‘I thought it was just amazing’
Students remember classmate with donation, tribute
Betty Lou Hooper was online when she saw something that brought a lump to her throat.
A group of students at the Nova Scotia Community College’s Marconi campus was holding a charity slots tournament to remember their friend Tyler, who had been tragically killed in an accident in November. Tyler was Hooper’s son. “I thought it was just amazing,” Hooper said. “They took this on — the second-year business class at NSCC — without me even knowing. I only saw it when it popped up on Facebook and I thought, I want a ticket. And I actually went through them to get a ticket. They asked me for no help. They took it on themselves and decided that the Canadian Diabetes Association was going to be the recipient and I thought for them to do that, that was awesome.” Tyler, 19, the son of Betty Lou and Glenn Hooper of Howie Centre, was part of the business administration program at NSCC, and according to fellow student Elizabeth Arsenault, he was a popular student.
“He was close to all of us,” said Arsenault. “He was such a likable person.”
When the students learned about the accident, “it moved all of us,” said Arsenault. “It brought us all together.” The students, led by Arsenault and Rob Bourque, decided to remember their classmate by organizing a charity event that would raise money for something that personally affected him — diabetes. Tyler had been diagnosed with Type 1 diabetes when he was seven and he had been a volunteer for the local organization for most of his life, according to Arlene Parsons, the Cape Breton branch co-ordinator.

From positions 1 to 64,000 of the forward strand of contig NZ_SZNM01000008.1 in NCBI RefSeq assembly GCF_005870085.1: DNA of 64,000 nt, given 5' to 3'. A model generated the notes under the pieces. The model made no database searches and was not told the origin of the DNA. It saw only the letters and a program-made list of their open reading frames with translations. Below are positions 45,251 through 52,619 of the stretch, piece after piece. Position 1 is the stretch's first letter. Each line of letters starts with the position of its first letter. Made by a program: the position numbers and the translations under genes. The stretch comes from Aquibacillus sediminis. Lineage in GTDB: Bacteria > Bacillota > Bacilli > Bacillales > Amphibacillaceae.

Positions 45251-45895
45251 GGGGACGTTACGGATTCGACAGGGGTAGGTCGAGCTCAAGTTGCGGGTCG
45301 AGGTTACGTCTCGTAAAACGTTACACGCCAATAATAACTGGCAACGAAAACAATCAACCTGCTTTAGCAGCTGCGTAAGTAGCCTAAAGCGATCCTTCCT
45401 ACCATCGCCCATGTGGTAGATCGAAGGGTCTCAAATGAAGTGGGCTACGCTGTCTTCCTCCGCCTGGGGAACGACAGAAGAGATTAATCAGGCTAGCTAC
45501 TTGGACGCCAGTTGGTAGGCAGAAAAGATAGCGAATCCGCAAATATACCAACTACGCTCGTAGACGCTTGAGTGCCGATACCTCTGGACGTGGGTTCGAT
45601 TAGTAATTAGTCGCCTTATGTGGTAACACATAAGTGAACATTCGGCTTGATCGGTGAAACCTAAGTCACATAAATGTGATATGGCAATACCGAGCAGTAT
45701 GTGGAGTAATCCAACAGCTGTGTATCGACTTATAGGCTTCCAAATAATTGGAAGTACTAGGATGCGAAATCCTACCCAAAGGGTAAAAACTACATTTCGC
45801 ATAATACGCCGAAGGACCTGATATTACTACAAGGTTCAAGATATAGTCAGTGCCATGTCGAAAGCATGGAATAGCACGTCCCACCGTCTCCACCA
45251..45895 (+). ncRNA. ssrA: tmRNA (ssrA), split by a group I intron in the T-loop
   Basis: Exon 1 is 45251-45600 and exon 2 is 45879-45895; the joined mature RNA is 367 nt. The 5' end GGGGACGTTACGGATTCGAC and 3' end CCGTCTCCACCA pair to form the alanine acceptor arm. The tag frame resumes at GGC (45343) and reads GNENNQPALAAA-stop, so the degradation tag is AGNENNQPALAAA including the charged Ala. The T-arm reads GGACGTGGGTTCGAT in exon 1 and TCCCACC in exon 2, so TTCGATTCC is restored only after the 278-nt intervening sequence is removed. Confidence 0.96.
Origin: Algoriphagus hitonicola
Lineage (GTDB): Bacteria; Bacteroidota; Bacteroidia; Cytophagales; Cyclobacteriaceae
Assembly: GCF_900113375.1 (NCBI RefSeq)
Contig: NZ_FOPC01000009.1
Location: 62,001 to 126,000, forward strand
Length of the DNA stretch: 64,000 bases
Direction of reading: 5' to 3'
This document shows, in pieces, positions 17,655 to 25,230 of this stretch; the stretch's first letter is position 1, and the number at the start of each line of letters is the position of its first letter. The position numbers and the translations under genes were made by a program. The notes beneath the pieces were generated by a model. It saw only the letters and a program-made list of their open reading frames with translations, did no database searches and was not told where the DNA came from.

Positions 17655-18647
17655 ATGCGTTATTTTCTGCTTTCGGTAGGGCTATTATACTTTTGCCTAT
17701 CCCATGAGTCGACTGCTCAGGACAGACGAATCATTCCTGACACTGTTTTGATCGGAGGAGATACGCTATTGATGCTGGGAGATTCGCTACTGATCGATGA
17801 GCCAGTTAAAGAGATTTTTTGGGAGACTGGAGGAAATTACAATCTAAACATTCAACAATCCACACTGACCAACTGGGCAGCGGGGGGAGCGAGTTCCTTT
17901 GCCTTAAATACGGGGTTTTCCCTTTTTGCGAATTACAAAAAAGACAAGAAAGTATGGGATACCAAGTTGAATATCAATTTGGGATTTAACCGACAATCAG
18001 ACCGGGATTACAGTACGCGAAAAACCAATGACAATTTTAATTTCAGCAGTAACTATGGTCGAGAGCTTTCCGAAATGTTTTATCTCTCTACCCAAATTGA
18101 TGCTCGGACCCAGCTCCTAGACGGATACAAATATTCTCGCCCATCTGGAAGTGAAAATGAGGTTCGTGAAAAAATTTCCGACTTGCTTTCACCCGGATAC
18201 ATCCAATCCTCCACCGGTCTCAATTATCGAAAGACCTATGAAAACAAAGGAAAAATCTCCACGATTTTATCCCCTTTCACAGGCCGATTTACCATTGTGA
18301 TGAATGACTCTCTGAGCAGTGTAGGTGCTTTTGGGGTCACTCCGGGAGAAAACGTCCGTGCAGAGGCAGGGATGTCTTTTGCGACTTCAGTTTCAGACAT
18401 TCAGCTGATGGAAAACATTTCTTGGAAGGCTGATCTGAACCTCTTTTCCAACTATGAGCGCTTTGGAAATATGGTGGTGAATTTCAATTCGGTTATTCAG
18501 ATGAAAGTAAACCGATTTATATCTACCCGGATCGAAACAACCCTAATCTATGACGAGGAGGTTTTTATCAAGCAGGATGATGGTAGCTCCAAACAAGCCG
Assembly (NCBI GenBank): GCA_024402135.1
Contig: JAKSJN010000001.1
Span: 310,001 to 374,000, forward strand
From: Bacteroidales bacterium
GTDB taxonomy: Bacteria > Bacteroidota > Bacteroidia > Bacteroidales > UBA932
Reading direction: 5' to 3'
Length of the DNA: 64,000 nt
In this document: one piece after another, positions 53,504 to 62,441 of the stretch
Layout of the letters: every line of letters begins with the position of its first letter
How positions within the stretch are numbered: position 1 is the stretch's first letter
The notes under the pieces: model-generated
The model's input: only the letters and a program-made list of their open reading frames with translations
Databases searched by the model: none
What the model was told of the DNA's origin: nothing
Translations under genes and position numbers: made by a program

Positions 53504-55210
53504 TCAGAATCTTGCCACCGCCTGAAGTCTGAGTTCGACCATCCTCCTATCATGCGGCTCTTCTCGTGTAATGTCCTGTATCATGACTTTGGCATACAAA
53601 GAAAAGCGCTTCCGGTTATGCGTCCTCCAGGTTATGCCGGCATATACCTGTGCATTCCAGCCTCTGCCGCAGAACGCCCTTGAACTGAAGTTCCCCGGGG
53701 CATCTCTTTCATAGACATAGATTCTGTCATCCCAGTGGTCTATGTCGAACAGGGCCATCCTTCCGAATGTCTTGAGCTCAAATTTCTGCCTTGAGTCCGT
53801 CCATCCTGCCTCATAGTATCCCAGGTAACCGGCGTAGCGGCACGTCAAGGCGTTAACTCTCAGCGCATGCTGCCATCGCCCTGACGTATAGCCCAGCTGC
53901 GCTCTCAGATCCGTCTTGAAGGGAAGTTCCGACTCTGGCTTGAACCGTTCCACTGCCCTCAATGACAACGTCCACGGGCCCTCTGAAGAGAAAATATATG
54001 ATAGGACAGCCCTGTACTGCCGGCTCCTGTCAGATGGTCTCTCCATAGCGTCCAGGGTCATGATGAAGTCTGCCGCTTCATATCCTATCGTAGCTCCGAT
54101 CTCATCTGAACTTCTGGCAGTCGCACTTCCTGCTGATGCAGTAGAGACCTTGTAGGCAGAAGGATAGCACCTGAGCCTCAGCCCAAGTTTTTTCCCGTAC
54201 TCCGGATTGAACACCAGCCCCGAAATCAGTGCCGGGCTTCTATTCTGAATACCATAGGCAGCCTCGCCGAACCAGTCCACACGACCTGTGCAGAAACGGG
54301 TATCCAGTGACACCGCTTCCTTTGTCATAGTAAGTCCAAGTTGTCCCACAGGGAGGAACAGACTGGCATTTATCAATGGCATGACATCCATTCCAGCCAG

“Tyler was really good to volunteer for us, even in his early teenaged years and just up until he died,” said Parsons. “That commitment that he had to the association was ongoing.”
Hooper has fond memories of canvassing with her son for the association, something they did together since he was 12.
“He would do half the street and I would do the other,” said Hooper. “Everyone on the street knew him — he’d be joking with everyone.”
The event in memory of Tyler was hosted by Casino Nova Scotia on June 13 and ended up raising $ 2,340 for the Canadian Diabetes Association.
“When the students presented me with the cheque for $2,340, we all decided it would be designated for camps,” said Parsons. “We have some people going to camps who may not necessarily be able to af- ford it and so it’s put in a camp fund and it’s going to be used to enhance the camp experience for them, or what it can be used for is to provide financial assistance for people who cannot necessarily afford it.
“Because no child is ever turned away from a diabetes camp.”
Hooper says Tyler also attended the camp and would approve of what his classmates have done.
As well, the NSCC students also had a bench crafted in Hooper’s memory and it remains on the NSCC Marconi campus, with a plaque to remember him.
“When the students presented me with the cheque for $ 2,340, we all decided it would be designated for camps.” Arlene Parsons
Arlene Parsons, from left, Cape Breton branch co-ordinator for the Canadian Diabetes Association, accepts a cheque in memory of Tyler Hooper from Nova Scotia Community College classmates Rob Bourque and Elizabeth Arsenault while Hooper’s parents, Betty Lou and Glenn Hooper, look on.